22 February 2006

proverbs 15:27

proverbs 15:27

Our executive pastor, D. Marion Clark, maintains his "A Proverb a Day" blog in addition to his church news blog and sermons blog. Sometimes when he's been away Marion's had various other folks at the church fill in for him, posting some thoughts on the day's proverb.

Today and tomorrow, I'm filling in. Since I'm not blogging much else, I thought I'd post my thoughts on the day's proverb here as well.

For Wednesday, February 22, 2006
Proverbs 15:27

Whoever is greedy for unjust gain troubles his own household, but he who hates bribes will live.

Even in the modern world with its procedural justice, those with wealth can influence the machinery in their favor. How much more was this the case in Israel with its networks of personal contact, loyalty, and respect. Thus, we find in Scripture, a number of strong statements about the danger and wickedness of bribery.

And we still see the possibility of secret (or not so secret) gain influencing the treatment of those who are too impoverished or too poorly positioned to make such offers: the executive who accepts personal gifts in exchange for offering a contract to a second-rate but wealthy company, the pastor who cancels counseling for an unwed mother in order to be treated to lunch by a generous donor, the researcher who selects his data with an eye to the enhanced reputation the funding corporation promises him even if his results might endanger those at the margins of society.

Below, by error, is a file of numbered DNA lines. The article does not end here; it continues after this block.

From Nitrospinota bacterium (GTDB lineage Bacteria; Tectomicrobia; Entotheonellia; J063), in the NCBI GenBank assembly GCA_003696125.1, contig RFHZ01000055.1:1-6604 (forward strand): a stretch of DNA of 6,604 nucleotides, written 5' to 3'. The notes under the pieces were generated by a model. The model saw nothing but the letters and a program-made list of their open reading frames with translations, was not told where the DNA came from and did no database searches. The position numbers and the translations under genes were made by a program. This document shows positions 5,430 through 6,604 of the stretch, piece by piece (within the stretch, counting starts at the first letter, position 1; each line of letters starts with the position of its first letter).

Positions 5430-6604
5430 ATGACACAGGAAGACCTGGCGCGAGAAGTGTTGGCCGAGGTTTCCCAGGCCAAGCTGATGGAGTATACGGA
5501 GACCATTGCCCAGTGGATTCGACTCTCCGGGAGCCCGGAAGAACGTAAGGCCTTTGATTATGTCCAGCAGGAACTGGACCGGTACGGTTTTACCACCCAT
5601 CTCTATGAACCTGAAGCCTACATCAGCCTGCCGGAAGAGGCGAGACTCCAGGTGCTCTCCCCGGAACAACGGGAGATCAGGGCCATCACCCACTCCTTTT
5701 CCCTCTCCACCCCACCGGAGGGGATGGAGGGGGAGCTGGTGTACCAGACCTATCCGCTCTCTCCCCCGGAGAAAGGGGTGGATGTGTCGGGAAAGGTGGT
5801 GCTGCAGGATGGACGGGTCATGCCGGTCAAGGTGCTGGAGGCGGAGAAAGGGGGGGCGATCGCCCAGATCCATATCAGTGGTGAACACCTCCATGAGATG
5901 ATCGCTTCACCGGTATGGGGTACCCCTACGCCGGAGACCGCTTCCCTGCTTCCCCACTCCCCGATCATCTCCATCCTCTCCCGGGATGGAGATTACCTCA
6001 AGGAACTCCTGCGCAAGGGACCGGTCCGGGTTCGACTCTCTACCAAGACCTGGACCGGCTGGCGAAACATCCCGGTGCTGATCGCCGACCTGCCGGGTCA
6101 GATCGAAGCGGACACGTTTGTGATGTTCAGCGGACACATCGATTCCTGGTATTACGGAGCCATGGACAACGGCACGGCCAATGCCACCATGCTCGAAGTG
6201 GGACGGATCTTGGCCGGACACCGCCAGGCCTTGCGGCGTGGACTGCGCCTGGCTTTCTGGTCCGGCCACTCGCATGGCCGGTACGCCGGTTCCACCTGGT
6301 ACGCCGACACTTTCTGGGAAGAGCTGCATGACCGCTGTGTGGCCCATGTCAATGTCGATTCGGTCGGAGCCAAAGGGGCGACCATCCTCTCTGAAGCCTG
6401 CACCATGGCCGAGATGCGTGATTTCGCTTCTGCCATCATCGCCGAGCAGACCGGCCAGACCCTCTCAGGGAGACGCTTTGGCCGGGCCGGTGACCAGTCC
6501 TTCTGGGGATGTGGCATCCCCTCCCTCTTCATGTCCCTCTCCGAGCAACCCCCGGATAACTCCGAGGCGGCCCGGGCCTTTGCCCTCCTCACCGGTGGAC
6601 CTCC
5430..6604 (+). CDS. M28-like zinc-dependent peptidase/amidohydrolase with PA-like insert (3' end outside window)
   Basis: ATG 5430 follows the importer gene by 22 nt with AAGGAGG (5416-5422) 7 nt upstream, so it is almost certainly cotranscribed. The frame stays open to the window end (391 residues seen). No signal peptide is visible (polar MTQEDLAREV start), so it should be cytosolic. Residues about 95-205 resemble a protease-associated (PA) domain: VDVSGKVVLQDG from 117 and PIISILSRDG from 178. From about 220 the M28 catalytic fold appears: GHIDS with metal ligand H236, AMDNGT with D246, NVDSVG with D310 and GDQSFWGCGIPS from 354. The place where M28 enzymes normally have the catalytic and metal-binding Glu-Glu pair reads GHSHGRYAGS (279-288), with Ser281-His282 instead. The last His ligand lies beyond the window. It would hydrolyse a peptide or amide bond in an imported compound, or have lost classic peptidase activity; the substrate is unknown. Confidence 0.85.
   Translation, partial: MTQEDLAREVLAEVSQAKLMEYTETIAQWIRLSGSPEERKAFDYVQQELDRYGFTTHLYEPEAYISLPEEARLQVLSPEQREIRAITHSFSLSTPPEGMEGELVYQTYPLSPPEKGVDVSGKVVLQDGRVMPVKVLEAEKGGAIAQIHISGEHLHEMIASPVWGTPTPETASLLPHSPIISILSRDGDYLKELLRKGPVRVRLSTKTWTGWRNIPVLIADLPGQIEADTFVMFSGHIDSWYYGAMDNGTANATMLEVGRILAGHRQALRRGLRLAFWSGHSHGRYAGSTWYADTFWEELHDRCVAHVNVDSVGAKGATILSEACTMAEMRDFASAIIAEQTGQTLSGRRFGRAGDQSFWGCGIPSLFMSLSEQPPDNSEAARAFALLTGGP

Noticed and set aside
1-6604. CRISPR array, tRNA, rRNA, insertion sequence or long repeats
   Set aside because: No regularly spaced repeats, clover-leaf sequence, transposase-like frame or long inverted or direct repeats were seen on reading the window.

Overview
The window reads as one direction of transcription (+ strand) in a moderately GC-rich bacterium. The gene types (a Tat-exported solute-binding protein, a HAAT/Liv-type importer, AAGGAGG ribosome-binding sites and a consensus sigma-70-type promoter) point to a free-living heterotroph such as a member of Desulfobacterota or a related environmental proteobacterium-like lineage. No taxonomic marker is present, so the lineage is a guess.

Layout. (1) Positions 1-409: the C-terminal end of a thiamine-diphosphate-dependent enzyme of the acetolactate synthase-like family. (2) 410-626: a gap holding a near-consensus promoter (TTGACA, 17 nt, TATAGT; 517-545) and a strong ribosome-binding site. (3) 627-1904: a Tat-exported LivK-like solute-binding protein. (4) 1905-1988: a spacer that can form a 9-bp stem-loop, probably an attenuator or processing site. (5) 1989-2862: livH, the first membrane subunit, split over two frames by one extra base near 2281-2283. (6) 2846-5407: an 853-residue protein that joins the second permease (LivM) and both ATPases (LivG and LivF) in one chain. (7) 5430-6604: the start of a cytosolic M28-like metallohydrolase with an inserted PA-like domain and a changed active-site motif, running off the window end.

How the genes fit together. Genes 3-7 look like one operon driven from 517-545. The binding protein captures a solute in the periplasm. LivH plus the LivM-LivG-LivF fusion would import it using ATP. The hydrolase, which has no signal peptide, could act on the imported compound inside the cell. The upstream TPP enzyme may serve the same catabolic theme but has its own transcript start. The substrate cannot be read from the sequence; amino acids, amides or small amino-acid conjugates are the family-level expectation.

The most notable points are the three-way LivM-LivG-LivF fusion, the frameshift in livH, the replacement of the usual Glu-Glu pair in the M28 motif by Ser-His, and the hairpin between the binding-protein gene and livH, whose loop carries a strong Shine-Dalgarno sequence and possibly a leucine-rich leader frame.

This, however, is not God's way. In Deuteronomy 10:17, Moses tells Israel, "Yahweh your God is God of gods and Lord of lords, the great, the mighty, and the awesome God, who is not partial and takes no bribe." The God of Israel was no local deity to be manipulated and bribed for his favor, but rather the God of all creation who stands in need of nothing from his creatures. Indeed, this great Judge of all the earth is same God who, in the person of Jesus Christ, made himself poor for our sakes, in order that he might find us in the right before his court, having restored himself what was lost due to our sin.

As today's proverb tells us, those who are greedy for bribes and unjust gain adopt habits that not only destroy themselves, but bring ruin upon their entire household. The patterns of human relation implicated in bribe-taking cannot sustain themselves over time. We who are Christ's church, however, must live as those who know we are recipients of God's unmerited favor, a God who judges the poverty of sin mercifully and at great cost to himself. When we trust this God revealed in Christ, we will hate bribes and live.